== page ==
Collaborating for Success - Stakeholder Engagement for SGMA Implementation: (Community Water Center, Clean Water Action)
Getting Involved in Groundwater (2017) - A Guide to California’s Groundwater Sustainability Plans (Union of Concerned Scientists)
Introduction to SGMA (Groundwater Exchange)
Sustainable groundwater management means water for all beneficial groundwater users. SGMA specifically calls for the engagement of a diversity of water users. Community members and other interested people need to actively participate in groundwater sustainability planning to ensure their interests are represented.
Everyone can be involved in the development of a Groundwater Sustainability Plan, so engage and become a voice for your community. Your involvement will help produce the most robust groundwater plans.
Engaging Your Groundwater Sustainability Agency
SGMA requires Groundwater Sustainability Agencies to consider all beneficial users and uses of groundwater in developing their Groundwater Sustainability Plans.
Learn more about how you can become involved.
Degraded water quality is one of the six undesirable results that GSAs must address.
Learn more about how to protect drinking water under SGMA by clicking here.
Groundwater dependent ecosystems (GDEs) are plant and animal communities that require groundwater to meet some or all of their water needs. SGMA requires Groundwater Sustainability Plans to consider impacts to GDEs in their planning process.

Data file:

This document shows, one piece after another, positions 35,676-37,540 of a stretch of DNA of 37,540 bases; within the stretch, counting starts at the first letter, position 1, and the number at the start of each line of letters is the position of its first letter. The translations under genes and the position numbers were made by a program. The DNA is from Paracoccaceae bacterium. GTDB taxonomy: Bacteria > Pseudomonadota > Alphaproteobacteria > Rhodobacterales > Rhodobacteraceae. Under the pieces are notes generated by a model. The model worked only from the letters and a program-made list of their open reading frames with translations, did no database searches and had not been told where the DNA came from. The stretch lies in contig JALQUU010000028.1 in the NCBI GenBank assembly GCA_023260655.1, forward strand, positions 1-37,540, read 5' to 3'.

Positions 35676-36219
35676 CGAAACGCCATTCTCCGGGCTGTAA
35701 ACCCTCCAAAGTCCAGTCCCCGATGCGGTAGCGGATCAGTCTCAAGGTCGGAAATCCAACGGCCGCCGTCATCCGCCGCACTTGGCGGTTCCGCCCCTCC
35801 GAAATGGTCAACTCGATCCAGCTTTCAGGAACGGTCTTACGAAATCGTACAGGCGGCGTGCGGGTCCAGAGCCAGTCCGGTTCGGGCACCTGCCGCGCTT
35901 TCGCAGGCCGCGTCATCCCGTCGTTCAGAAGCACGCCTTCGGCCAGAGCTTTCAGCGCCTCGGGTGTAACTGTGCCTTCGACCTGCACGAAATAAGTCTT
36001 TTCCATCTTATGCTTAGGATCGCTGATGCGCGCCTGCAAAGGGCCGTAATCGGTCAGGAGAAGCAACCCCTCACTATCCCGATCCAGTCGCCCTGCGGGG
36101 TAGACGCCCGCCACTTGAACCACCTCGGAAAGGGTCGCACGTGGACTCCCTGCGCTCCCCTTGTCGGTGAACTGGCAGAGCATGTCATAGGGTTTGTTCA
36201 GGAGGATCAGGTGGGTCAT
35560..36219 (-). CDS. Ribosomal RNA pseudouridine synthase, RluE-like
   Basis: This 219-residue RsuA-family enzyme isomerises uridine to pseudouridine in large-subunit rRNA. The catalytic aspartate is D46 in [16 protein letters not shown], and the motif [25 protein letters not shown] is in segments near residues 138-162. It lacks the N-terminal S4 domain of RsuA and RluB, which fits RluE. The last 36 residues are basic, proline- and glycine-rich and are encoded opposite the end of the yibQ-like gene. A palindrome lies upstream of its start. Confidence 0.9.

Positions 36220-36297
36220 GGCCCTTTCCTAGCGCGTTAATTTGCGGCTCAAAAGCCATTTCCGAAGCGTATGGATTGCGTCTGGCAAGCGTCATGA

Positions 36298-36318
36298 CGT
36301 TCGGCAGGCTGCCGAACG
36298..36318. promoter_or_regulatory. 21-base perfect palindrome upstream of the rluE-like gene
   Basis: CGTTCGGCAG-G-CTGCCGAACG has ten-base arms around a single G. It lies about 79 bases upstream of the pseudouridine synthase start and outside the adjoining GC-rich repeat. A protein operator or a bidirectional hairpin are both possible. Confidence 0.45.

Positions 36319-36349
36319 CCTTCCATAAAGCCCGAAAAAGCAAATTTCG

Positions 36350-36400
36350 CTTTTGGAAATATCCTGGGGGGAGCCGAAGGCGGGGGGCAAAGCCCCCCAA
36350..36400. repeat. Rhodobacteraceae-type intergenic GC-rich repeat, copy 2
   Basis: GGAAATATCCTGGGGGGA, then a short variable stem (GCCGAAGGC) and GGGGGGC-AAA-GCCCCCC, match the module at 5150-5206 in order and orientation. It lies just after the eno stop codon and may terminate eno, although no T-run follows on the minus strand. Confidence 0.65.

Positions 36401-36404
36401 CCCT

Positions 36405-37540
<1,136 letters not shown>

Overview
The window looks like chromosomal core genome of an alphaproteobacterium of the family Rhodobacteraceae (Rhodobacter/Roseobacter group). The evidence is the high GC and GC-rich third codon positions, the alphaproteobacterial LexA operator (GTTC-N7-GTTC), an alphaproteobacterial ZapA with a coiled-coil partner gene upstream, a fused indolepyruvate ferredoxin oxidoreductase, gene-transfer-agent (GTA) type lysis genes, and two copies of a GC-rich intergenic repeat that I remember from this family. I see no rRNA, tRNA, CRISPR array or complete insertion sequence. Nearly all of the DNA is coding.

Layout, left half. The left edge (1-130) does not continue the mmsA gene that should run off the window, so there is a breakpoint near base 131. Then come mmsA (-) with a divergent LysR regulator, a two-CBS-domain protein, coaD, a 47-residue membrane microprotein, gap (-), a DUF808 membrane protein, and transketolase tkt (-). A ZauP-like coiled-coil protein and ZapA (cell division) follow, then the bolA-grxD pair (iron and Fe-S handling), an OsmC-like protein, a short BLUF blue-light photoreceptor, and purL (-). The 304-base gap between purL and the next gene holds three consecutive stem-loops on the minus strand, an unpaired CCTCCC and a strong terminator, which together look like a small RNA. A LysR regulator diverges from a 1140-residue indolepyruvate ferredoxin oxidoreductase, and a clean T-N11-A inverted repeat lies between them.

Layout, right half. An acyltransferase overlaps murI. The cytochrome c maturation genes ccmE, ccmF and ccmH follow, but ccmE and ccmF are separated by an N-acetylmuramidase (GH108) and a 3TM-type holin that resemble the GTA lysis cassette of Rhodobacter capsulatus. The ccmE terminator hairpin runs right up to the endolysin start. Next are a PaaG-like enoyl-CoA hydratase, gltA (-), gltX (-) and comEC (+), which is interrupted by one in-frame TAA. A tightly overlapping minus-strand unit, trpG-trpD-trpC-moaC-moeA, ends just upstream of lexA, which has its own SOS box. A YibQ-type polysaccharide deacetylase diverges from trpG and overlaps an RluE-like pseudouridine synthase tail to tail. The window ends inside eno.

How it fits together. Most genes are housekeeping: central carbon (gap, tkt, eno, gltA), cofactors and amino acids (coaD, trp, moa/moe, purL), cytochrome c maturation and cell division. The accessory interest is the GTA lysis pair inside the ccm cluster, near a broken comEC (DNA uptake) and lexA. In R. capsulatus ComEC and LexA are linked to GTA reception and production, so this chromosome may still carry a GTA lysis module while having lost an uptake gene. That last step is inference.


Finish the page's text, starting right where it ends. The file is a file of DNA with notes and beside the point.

Learn more about Groundwater Dependent Ecosystems.
SGMA grants new tools and authorities granted to Groundwater Sustainability Plans to achieve sustainable groundwater management.
Learn more about Groundwater Sustainability Agency authorities.
GSAs must submit a Groundwater Sustainability Plan to DWR by Jan. 30, 2020 if the basin is critically overdrafted or Jan. 30, 2022 for all other basins.
Learn more about developing a Groundwater Sustainability Plan and avoiding the six undesirable results central to SGMA.
Farmers and SGMA
The California Farm Bureau Federation has outreach materials to help farmers and landowners understand why SGMA is important and to be involved.
- California’s Sustainable Groundwater Management Act (SGMA): Understanding the Law
- Groundwater Hydrology
- Surface Water Depletions
DWR's Ag Water Use Efficiency Program has information on agricultural water management plans, farm gate reporting, and agricultural water measurement. Learn more about the Agricultural Water Use Efficiency Program
CDFA's State Water Efficiency and Enhancement Program (SWEEP) offers grants for irrigation efficiency projects. Learn more about SWEEP.
On-farm recharge methods show great promise for replenishing depleted groundwater basins. Learn more about groundwater recharge.
Crops like rice, corn, and alfalfa provide over a million and a half acres of potential habitat when managed for multiple-benefits. Waterbird use of flooded habitats depends primarily on the depth and timing of flooding, and the extent and height of vegetation. Guide to On-farm Recharge and Waterbird Habitat (The Nature Conservancy)
Water markets and trading can provide flexibility in managing water supplies. Lean more about water markets and trading.
Domestic wells and sGMA
Most domestic well owners are likely considered de minimis extractors under SGMA.
For more information on domestic wells and SGMA, click here.
There is no agency regulating water quality from domestic wells, thus domestic well owners are encouraged to test water quality in their well on a regular basis.
- Publication: A guide for Domestic Well Owners (State Water Board)
- Fact Sheet: Testing your private well (State Water Board)
- Online tool: Is my property near a nitrate impacted well? (State Water Board)
- More resources for domestic well owners (State Water Board)